|Samuel Richardson, by Joseph Highmore|
of the Land. And what would have become of Old England long ago but for them?
The above is the 2nd epigraph from Lowry's first novel Ultramarine. The epigraph is taken from Samuel Richardson's Letters written to and for particular Friends, on the most important Occasions, Directing not only the requisite Style and Forms to he observed in writing Familiar Letters ; but how to think and act justly and prudently, in the common Concerns of Human Life. (1741). The title moreover states that the volume contains "One Hundred and Seventy-three Letters, None of which were ever before Published"; and it was "printed for C. Eivington, in St. Paul's Churchyard ; J. Osborn, in Pater-noster Row; and J. Leake, at Bath'.
Whether Lowry actually read the letters is open to debate and there is no documentary evidence. The fact that the epigraph is missing the source of the quote may be significant. One possible source is Austin Dobson's Samuel Richardson (1902) which quotes the letter from which the epigraph is drawn. It is possible that Lowry picked up the the quote from another source such as magazine such as Blue Peter as later nautical sources have quoted Richardson's words.
There may be a few reasons why Lowry chose the words for an epigraph. The nautical would have appealed to him in writing a novel which features the lives of ordinary sailors. Austin Dobson quotes the phrase in a chapter entitled "From Birth to Authorship" which reflects the fact that Ultramarine was Lowry's first novel and recognition as an author. Finally if we look at the full context of the quote from Dobson's book - we can see that there is a drink connotation which would have appealed to Lowry:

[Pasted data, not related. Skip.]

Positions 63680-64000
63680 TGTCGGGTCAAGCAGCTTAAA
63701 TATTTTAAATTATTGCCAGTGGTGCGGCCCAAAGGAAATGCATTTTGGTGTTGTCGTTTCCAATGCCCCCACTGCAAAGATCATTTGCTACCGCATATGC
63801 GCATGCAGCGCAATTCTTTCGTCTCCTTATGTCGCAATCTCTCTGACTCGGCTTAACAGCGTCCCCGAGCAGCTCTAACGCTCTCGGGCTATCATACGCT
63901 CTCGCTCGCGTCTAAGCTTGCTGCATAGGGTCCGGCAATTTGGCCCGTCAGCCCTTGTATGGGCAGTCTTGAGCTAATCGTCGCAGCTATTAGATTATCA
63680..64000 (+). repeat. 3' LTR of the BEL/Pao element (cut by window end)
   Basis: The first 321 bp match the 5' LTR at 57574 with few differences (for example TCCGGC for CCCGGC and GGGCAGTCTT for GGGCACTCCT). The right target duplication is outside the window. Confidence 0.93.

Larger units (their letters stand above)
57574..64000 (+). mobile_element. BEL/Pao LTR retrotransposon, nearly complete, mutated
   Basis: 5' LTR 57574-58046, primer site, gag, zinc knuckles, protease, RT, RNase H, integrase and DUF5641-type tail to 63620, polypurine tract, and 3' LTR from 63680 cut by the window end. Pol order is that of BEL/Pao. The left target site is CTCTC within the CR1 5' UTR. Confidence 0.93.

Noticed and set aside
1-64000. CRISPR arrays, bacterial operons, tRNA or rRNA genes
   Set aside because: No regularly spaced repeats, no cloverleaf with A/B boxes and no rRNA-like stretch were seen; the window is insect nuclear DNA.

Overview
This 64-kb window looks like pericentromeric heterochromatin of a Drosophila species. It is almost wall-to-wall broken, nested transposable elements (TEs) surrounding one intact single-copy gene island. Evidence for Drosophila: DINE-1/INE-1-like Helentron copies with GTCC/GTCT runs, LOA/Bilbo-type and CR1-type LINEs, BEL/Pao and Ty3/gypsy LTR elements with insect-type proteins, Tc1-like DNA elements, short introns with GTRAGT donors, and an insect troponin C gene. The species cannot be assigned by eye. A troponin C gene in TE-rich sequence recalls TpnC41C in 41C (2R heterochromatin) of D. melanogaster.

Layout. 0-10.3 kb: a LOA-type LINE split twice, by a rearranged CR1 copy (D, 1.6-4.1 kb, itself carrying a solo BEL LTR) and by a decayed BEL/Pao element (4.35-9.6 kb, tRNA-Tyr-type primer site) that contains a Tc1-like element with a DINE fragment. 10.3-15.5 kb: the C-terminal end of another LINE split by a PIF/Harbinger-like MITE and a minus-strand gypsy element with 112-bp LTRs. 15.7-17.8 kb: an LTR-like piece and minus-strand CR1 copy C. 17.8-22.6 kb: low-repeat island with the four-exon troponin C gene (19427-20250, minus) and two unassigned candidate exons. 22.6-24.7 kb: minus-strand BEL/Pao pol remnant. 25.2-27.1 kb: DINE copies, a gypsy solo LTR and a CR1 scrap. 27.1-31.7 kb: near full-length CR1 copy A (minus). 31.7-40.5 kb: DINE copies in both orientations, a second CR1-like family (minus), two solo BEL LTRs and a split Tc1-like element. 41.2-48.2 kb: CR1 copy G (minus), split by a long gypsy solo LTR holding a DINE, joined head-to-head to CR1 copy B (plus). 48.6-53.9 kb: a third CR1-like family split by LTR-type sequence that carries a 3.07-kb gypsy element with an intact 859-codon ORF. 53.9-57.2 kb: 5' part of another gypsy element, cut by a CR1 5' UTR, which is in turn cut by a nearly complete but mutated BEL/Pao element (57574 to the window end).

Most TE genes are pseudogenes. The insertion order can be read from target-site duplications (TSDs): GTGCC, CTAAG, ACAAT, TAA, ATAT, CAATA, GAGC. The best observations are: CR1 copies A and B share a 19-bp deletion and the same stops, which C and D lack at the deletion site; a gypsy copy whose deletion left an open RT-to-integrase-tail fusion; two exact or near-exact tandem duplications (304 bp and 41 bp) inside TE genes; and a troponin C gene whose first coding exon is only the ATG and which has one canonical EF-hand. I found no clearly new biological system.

A Sea Officer, writing to his wife from abroad, sends her a " small Parcel of Cyprus wine "; while a Sailor, not to be behind-hand, forwards to his Peggy from Barbadoes, " as a Token of my Love," six bottles of Citron-water, which " is what, they say, Ladies drink, when they can get it." To which Peggy returns, in the true " Rule Britannia " vein, — " Let who will speak against Sailors; they are the Glory and the Safeguard of the Land. And what would have become of Old England long ago but for them? I am sure the lazy good-for-nothing Land-lubbers would never have protected us from our cruel Foes." (Pg. 23)